Updating Shakepeare

On Saturday I went to Stratford to see the Tempest. I went thinking it was not my favourite play by a long way. I was amazed at the stunning performance, which brought the magic to life and made some sense of Prospero’s ramblings. The Director used African magic on the enchanted island, vibrant with colour, dance and music. It was an astonishing spectacle. Prospero’s use of the spirits to straighten out his corrupted and broken world was masterful. The act of forgiveness as they put legitimate authority back in charge at the end seemed appropriate rather than naïve. If only Ariel were still for hire!

Before the play I visited the Shakespeare properties, which I had last been inside in my youth. How different they are. It reminded me just how interpretations of the past change to reflect modern preoccupations and understandings.

The Birthplace has been bedecked with wall hangings. An older cot is lined with cloth to avoid splinters we are told, and the bed displays a child’s bed extension where before there was an orderly scene of a made up adult bed and a child’s cot without lining beneath the white walls. We are now advised that people slept upright, so the old pillows have been replaced.

Bigger changes have occurred at Mary Arden’s House. The House I visited before has been downgraded to John Palmer’s house. Mary Arden’s house is now a red brick house (concealing an older house beneath ) set out with Victorian range and laundry. The house proud domesticity of the Great Hall to the old Mary Arden’s House has been banished. That house has been converted into an untidy centre for displaying a range of different Tudor crafts.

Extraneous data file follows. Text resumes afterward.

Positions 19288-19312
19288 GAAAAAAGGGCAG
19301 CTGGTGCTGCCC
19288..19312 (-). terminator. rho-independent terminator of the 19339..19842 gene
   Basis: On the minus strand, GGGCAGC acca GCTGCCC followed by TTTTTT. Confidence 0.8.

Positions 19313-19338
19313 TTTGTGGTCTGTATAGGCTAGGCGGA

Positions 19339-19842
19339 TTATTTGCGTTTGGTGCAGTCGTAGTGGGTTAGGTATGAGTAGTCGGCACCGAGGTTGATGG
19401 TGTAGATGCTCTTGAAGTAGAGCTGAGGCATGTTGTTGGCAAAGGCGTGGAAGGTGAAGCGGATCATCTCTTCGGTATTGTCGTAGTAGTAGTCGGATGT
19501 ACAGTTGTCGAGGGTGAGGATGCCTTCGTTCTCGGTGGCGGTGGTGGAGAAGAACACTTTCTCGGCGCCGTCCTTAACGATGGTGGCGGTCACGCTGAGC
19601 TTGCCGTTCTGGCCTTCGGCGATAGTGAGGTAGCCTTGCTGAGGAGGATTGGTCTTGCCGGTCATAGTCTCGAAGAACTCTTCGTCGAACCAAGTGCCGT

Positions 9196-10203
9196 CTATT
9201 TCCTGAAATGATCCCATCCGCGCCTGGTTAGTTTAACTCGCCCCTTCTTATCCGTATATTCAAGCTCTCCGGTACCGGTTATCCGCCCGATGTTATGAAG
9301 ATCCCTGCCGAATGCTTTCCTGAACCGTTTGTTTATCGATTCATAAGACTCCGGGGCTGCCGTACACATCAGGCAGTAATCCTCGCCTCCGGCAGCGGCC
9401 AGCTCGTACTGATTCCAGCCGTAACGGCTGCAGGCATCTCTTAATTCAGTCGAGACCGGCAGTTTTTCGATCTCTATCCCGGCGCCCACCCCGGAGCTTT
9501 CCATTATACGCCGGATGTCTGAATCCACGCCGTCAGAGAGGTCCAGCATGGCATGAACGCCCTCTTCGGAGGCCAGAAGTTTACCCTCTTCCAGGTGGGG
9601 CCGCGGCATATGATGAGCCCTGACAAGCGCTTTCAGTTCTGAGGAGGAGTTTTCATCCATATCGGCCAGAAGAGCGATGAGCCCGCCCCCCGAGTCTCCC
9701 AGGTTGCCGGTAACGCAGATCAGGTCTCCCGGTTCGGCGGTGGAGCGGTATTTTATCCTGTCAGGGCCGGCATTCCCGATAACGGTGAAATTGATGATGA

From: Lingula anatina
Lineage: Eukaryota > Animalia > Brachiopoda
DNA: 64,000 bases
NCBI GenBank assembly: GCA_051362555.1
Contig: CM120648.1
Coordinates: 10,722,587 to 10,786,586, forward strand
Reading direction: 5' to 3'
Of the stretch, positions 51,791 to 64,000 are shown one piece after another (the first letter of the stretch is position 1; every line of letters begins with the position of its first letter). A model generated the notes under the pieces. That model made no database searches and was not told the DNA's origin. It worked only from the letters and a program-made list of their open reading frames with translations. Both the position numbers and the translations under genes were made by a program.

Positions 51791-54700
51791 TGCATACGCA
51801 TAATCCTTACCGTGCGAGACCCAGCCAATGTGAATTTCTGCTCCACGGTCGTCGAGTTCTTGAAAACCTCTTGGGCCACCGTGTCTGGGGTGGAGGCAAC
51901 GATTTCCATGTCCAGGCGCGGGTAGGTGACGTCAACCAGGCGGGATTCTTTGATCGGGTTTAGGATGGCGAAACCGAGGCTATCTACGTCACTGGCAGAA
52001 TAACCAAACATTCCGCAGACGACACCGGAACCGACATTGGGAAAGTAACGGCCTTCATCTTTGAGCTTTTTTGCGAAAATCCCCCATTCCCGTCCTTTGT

I wondered about conjuring and con tricks. The misrepresentation of Mary Arden’s house was a genuine mistake. The different treatment of the Birthplace was their best guess at the time. Who knows how these properties will be presented in fifty years time, and who knows what more may be discovered about how they once were?

At Dr Hall’s house the interesting question was his medical approach. The few case notes on display reminded us that he was like all Tudor and Stuart Doctors a herbalist. Doubtless many modern Doctors would say he got some of his diagnoses wrong, and woudl argue that many of his remedies would have had little if any effect. They often seem to treat herbalist predecessors as unwitting charlatans. Dr Hall did praise Harvey for his assertion of the circulation of the blood, at a time when most Doctors condemned the radical idea that the heart is a large pump to push blood around in circles. What was clear from the property was that Dr Hall was shrewd businessman, who knew his medical market well and made a good living from his practise. I wonder how modern medicine will be viewed in some future century?


  1. Frugal Dougal
    March 1, 2009

    I think much of modern medicine will be regarded as we regarded that of Shakespeare’s time, ie trying one’s best for the patient in the light of the information avaliable at the time. However, I predict a sound condemnation of the way some large pharmaceutical industries market vaccines, like the flu one, to pupulations it was not intended for; also the way the HPV vaccine is intended to protect against a sexually-transmitted disease which is spontaneously cleared from the systems of 90% of those women and girls who contract it, often through the misbehaviour of their men.

  2. subrosa
    March 1, 2009

    John I’m surprised you were duped by the tactics of the English Tourist Board. Many years ago when I worked in Stratford it was common knowledge that Shakespeare’s birthplace and Ann Hathaway’s cottage had been ‘relocated’, to the amusement of the locals I must say.

    If I remember correctly, Ann Hathaway’s original cottage forms part of the foundations of Tesco’s carpark.

    That’s perhaps why I prefer to visit castles and churches. Not so easy to reinvent.